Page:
24/05/2017 at 13:16 #62790Angel BarracksModerator24/05/2017 at 15:50 #62814Nathaniel WeberParticipant
A gamer friend of mine referred to this category of stuff as “gaming impedimenta”.
I think this stuff is especially a scourge for naval and air gaming, since those (plus mech games) tend to have a lot of charts that, regardless of the number of side tables or clip boards you make available, will end up on the gaming table, orbiting the main battle area in a hideous constellation of paper.24/05/2017 at 16:05 #6281725/05/2017 at 23:26 #63044darthfozzywigParticipant
That coke can not only is out of scale on my terrain, I’m going to lose my mind when it gets knocked over on my stuff.25/05/2017 at 23:36 #63047PatriceParticipant
Drinks and snacks should be kept away.
I have no problem with tape measures and dice, they are moved so often that they don’t stay at the same place for long.
I HATE markers (morale, casualties, etc) which don’t blend well in the gaming terrain.
https://www.anargader.net/26/05/2017 at 04:03 #63059Mike HeaddenParticipant
A game played without a goodly selection of dice, tapes, QRF sheets, digital cameras, coke and beer cans, snack wrappers (full and empty) and other “impedimenta” is barely worth playing, IMHO.
Also “I HATE markers (morale, casualties, etc) which don’t blend well in the gaming terrain.” … WHUT!? Markers need to be visible and identifiable from anywhere round the table …. or, better still, from space!! I loathe markers that leave me thinking,”Is that an indication the unit is disordered, or that it is out of ammo or is that just a bit of terrain clutter that’s been accidentally dragged round with that unit for the last three turns?”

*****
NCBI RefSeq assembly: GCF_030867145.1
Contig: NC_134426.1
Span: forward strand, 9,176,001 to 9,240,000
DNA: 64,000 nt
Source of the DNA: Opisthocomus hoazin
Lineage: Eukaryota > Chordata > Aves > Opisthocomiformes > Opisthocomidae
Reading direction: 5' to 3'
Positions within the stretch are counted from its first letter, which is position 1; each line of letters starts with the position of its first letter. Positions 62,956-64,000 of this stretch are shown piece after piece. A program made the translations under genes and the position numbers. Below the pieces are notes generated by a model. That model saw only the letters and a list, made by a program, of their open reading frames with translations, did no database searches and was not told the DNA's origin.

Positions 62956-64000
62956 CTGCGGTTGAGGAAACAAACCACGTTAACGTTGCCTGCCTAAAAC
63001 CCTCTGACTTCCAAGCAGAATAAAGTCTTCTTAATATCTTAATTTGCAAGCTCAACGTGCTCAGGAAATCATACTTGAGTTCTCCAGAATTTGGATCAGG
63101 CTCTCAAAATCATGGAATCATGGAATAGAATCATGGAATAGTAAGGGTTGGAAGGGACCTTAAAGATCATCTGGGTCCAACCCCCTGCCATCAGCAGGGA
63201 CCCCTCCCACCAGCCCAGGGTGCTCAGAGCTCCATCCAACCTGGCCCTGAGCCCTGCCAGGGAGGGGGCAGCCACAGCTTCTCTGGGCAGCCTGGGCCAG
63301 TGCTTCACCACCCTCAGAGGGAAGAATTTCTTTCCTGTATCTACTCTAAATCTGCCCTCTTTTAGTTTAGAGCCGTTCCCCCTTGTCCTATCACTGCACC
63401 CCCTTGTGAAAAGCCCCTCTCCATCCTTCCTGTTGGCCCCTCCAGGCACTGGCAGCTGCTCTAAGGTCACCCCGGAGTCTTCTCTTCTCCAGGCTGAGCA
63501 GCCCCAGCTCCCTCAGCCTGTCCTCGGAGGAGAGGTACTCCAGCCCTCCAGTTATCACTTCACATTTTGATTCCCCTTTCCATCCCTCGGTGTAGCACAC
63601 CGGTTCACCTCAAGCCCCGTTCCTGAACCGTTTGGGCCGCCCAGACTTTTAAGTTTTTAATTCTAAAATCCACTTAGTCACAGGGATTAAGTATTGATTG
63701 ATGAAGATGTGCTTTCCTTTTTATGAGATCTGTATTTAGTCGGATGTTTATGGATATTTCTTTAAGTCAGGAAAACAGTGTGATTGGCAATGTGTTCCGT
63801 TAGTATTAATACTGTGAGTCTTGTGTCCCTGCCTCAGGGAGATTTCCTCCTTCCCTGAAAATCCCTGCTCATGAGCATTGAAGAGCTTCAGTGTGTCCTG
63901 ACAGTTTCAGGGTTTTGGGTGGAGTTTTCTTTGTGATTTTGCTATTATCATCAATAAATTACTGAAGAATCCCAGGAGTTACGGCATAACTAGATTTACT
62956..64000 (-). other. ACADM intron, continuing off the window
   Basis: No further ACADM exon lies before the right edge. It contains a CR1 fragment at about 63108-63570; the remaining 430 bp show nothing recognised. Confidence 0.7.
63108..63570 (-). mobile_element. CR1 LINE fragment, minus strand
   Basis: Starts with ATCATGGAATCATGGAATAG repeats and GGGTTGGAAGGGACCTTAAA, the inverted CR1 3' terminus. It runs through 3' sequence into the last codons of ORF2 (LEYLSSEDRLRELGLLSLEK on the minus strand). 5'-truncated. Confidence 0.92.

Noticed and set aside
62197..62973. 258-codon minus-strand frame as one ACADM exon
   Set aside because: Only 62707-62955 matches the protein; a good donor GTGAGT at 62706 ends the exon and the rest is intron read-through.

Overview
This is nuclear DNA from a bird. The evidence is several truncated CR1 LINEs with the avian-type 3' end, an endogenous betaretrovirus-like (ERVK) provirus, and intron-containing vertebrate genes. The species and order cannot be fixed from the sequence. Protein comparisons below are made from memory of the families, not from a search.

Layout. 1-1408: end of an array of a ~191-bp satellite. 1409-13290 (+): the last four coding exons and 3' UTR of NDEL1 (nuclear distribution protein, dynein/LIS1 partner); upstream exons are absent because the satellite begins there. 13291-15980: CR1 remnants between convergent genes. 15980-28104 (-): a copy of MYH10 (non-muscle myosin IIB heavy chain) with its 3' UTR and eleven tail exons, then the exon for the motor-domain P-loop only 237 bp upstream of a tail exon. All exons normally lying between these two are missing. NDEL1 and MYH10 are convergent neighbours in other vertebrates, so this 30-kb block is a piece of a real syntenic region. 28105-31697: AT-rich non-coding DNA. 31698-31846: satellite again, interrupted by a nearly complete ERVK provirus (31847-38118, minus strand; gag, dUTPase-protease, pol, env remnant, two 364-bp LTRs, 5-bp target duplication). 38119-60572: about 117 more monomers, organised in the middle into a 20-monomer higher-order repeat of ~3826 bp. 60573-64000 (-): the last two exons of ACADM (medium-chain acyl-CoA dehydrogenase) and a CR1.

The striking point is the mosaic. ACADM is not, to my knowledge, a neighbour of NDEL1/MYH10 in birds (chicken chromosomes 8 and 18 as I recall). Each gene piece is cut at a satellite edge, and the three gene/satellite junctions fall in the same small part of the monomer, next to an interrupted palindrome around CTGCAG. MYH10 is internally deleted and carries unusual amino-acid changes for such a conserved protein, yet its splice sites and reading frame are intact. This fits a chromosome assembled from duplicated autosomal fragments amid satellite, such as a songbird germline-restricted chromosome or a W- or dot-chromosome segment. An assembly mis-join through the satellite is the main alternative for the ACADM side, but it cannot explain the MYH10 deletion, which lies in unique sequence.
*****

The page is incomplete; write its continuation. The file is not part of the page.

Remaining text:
There are 100 types of people in the world, those who understand binary and those who can work from incomplete data26/05/2017 at 05:34 #63060McKinstryParticipant
I usually end up with a compromise. When gaming at home I set up side tables for all the excess although dice and tapes in particular seem inevitable. Playing at the shop where a single allocated table is all the room available and more clutter is inevitable.
Snacks, soda, beer etc. – never.
The tree of Life is self pruning.26/05/2017 at 12:18 #63093irishserbParticipant
Decades ago, a few of the guys decided to order a pizza from Pizza Hut, during a game at my house. I must have been in the bathroom or maybe went to get drinks, when the pizza was delivered. But when I came back to the game, the pizza had been set on the corner of the game table, rather than one of the TV trays that I had for food and drink. After a few minutes, the pizza was moved on to a TV trays, and a 16″ diameter circle of dark wet grease spanned four 12″ foam terrain tiles. I just laughed and took it in stride, but everybody was pretty careful after that, regarding food or drink on the game table. the terrain tiles were tossed in the trash.
I’m another of those that tends to find cardboard or paper markers to be invasive on the miniatures table. We’ve never played rules that demanded much of that, and have gravitated toward using some sort of 3-D indication or just remembering applicable conditions to troops.26/05/2017 at 14:29 #63108PatGParticipant